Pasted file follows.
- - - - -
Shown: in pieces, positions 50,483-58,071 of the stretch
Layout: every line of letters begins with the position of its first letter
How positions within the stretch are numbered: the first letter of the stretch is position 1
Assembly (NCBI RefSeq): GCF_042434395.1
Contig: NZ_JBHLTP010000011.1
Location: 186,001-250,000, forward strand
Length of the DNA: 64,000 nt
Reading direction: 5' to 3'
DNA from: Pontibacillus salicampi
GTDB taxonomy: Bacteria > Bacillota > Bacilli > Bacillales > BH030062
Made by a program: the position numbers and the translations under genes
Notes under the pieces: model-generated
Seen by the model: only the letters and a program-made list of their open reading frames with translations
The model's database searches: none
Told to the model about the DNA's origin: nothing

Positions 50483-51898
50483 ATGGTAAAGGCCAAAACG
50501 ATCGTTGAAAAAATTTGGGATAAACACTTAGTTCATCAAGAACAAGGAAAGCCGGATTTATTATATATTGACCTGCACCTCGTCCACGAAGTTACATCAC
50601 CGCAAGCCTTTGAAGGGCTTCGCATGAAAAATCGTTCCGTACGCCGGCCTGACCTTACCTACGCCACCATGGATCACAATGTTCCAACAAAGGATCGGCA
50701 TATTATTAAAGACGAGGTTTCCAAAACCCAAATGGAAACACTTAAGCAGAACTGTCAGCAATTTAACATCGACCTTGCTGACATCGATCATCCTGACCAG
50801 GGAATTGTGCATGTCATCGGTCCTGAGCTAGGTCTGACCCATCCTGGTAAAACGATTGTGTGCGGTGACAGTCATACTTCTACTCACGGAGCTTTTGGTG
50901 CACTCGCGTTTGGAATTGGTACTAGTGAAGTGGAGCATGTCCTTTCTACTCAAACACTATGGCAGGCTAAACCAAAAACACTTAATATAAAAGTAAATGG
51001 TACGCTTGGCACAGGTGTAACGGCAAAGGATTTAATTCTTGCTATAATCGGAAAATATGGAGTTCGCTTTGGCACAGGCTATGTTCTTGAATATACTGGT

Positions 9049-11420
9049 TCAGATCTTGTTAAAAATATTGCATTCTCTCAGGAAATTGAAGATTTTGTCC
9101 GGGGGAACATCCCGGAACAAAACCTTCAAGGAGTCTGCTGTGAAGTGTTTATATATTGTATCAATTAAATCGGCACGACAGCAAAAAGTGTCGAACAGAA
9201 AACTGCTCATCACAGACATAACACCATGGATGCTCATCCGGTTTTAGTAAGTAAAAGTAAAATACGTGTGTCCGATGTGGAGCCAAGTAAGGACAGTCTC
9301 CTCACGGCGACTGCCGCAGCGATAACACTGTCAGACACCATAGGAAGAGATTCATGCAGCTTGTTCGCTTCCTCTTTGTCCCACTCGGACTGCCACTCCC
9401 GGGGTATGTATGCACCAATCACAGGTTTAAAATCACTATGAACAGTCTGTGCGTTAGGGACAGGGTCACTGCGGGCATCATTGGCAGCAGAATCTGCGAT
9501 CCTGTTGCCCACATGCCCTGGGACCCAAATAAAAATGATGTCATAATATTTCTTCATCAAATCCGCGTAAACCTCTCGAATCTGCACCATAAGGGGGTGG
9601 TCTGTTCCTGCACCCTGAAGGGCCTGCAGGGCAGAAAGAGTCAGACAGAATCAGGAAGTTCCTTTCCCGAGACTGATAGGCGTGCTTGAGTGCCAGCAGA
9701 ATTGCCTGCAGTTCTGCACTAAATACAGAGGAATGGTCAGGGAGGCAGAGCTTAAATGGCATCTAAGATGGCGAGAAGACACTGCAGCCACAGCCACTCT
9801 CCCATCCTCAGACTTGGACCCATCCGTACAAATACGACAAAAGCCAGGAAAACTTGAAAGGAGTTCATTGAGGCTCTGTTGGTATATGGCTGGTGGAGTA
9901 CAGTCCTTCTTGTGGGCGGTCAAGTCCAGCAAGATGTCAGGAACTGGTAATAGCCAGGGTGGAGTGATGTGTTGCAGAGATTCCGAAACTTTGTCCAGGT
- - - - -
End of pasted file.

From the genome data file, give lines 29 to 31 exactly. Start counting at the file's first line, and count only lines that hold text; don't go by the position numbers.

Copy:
9401 GGGGTATGTATGCACCAATCACAGGTTTAAAATCACTATGAACAGTCTGTGCGTTAGGGACAGGGTCACTGCGGGCATCATTGGCAGCAGAATCTGCGAT
9501 CCTGTTGCCCACATGCCCTGGGACCCAAATAAAAATGATGTCATAATATTTCTTCATCAAATCCGCGTAAACCTCTCGAATCTGCACCATAAGGGGGTGG
9601 TCTGTTCCTGCACCCTGAAGGGCCTGCAGGGCAGAAAGAGTCAGACAGAATCAGGAAGTTCCTTTCCCGAGACTGATAGGCGTGCTTGAGTGCCAGCAGA